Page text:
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The Internet

Submission + - Major problems withSprintlink backbone in chicago

An anonymous reader writes: It seems that sprint's backbone in Chicago has been causing havoc for ISPs all over the region today, with packet loss currently at 50%-80% and average ping times at 1700ms. We noticed a problem with this backbone last week, for a short time with pings taking over 2000ms. We awoke this morning to an internet connection that was able to open Google and CNN but little else. A quick trace route and call to our ISP confirmed our thoughts that sprint's Chicago backone was having major issues. The problems seemed to be correcting themselves this afternoon, as packet loss what down and ping times were closer to noral. However again this evening packet loss has sky rocketed and service over the backbone is again degraded. Below is an portion of the output from mtr for anyone in doubt of where the issue lies.

3. 0.0% 11.2 11.5 10.6 13.7 1.0
4. 66.7% 1761. 1692. 1624. 1761. 96.9
5. 66.7% 2705. 2592. 2478. 2705. 160.5
6. 83.3% 2752. 2752. 2752. 2752. 0.0

Adventuresome or "Hands On" Careers in Tech? 72

omission9 asks: "For about 10 years I have worked mostly behind a desk in a cubicle and am starting to feel that this environment is making me miserable. The cheap fluorescent lights, the stuffy air, and the restless feeling I get from just sitting so long are starting to really annoy me. My background is mainly as a programmer but I started my career as a network engineer/network administrator. I am also a member of the US Naval Reserve and am cleared as high as Top Secret. Are there any jobs out there that match this sort of skill set (more or less programmer but generally excellent tech skills) that don't require being stuck behind a desk? Paying relatively well would be a major plus as would something that provides a solid career (20+ years of work). Is there anyone out there, from anywhere other than a cube farm, that may have some advice?"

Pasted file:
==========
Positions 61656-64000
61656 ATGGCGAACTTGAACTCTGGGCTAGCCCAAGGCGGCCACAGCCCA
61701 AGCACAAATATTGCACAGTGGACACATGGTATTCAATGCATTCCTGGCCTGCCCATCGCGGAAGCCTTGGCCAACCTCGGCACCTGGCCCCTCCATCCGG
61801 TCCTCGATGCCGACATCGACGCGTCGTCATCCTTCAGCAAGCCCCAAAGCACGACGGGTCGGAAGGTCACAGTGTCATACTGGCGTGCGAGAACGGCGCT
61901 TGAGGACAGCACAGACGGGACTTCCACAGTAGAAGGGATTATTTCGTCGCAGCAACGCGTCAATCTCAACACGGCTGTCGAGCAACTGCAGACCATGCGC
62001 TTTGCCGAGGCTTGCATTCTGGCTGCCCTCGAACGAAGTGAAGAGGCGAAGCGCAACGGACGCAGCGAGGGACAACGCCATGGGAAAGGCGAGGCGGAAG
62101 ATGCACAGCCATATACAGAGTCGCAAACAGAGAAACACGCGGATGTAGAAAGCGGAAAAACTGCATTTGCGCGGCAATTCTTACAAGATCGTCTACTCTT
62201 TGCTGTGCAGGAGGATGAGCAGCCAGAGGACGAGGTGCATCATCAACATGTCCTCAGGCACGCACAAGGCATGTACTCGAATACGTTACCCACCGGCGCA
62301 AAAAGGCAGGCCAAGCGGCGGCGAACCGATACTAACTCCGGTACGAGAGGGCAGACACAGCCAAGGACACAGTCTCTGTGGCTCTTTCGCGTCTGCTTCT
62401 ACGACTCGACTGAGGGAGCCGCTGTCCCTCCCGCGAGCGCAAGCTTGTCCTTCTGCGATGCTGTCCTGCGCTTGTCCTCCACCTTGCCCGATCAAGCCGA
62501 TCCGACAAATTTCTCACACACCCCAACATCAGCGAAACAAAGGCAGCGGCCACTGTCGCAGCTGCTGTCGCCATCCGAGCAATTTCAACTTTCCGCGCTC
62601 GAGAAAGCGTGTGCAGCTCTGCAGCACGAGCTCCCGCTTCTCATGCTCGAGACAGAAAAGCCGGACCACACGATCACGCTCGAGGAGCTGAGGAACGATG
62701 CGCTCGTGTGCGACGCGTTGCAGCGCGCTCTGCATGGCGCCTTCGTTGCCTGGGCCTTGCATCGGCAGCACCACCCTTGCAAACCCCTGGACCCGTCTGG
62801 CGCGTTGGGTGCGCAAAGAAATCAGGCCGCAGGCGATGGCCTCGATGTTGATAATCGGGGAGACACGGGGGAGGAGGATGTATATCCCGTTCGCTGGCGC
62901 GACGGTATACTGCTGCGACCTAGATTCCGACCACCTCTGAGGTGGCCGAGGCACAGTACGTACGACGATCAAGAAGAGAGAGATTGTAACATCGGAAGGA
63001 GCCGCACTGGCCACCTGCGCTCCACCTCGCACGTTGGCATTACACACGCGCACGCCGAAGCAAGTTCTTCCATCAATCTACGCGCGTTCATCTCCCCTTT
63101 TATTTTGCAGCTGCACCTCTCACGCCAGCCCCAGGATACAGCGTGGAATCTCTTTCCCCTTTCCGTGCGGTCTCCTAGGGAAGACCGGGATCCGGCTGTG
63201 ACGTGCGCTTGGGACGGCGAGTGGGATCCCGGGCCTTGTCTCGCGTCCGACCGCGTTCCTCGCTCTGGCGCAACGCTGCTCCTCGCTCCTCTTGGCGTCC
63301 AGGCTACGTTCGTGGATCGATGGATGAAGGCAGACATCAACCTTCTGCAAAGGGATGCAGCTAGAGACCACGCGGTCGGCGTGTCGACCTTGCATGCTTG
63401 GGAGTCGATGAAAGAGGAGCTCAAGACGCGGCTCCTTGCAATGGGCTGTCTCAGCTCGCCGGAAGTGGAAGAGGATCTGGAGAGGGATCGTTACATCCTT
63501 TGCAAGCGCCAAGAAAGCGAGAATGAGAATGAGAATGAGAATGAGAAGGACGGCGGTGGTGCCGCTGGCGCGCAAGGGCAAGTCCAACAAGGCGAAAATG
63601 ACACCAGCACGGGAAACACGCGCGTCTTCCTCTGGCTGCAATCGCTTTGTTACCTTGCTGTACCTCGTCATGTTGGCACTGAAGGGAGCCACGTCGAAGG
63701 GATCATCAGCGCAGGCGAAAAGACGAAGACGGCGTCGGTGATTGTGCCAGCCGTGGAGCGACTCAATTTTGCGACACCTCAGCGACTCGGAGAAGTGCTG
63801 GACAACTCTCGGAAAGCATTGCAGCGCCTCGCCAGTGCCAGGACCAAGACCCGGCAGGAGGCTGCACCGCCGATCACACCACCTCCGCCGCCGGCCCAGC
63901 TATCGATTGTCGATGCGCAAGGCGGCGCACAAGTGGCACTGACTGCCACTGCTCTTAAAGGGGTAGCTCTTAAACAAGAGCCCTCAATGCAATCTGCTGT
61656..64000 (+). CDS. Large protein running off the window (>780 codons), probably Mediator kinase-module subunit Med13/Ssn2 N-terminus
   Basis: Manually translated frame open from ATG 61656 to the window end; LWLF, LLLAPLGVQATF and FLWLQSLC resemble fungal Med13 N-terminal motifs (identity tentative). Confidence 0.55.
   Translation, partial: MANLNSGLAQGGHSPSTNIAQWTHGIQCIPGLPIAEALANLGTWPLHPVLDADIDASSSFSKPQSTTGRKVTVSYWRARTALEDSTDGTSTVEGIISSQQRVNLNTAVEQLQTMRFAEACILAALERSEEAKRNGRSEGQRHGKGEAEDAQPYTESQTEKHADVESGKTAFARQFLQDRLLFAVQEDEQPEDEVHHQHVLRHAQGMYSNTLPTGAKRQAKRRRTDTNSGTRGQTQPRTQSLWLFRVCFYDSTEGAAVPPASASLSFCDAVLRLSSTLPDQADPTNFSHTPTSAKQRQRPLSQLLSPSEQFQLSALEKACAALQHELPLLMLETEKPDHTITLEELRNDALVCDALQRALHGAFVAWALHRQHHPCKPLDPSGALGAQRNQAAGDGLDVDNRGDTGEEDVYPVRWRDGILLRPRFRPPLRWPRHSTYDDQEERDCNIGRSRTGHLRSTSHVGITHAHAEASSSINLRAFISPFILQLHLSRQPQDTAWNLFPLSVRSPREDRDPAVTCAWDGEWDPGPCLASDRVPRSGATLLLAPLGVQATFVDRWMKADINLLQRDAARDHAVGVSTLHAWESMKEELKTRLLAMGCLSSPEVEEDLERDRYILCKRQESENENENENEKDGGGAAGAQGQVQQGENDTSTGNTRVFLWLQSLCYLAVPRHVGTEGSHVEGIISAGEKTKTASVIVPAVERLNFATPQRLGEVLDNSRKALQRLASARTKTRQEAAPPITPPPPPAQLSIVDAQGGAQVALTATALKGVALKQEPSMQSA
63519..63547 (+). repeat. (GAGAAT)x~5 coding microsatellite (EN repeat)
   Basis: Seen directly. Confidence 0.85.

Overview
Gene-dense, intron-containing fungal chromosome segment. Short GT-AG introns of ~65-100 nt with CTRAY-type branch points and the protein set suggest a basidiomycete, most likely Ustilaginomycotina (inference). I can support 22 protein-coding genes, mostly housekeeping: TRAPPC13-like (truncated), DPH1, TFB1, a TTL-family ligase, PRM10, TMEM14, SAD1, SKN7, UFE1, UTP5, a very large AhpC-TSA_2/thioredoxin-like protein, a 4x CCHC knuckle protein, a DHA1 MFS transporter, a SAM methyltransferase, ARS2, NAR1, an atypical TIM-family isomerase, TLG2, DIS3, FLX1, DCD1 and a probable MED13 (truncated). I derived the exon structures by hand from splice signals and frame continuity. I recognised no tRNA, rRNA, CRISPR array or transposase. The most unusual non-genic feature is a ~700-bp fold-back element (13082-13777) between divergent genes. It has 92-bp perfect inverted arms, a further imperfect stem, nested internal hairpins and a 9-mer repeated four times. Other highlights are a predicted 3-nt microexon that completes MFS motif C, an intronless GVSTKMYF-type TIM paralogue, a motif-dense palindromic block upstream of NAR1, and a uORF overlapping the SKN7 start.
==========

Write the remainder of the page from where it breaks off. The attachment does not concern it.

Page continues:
Portables (Apple)

Submission + - The ghost of the Newton haunts Apple's iPhone

PetManimal writes: "David Haskin has looked back at why the Newton failed to succeed in the early PDA market, and warns that Apple may be setting itself up for a similar failure with the iPhone. The iPhone appears to have a revolutionary interface, and the product has generated tons of interest from the Mac community — just like the Newton did, back in the 1990s. But the iPhone also shares with the Newton a hefty starting price — $500 for the iPhone, vs. $700 (in 1993 dollars) for the Newton. And Joe Public may not be so keen on the cost, as recent survey data suggests (see Slashdot discussion). Moreover, Haskin notes that the iPhone will have to deal with two additional factors that were not issues for the Newton: Competition, and wireless service providers: 'Besides overcharging for iPhone, Apple faces significant competition, something it didn't face in 1993 when it launched Newton. And you can bet that competition from the likes of Samsung and LG will both be good (although probably not as good as iPhone) and most assuredly cheaper. It's also becoming clear that Apple may be suffering from excessive hubris. That is evident by its strong demands on its partner in the U.S., Cingular/AT&T. The demands, including a slice of the cellular revenues and control of the sales channel, were so strong that Verizon Wireless turned the deal down. I'm more convinced than ever that, after an initial frenzy of publicity and sales to early adopters, iPhone sales will be unspectacular. If Apple doesn't respond quickly by lowering the price and making nice to AT&T, which surely will be ticked off, iPhone may well become Apple's next Newton. Remember that two years after Newton was introduced, a smaller, cheaper PDA appeared — the Palm Pilot — which truly did rock the world.'"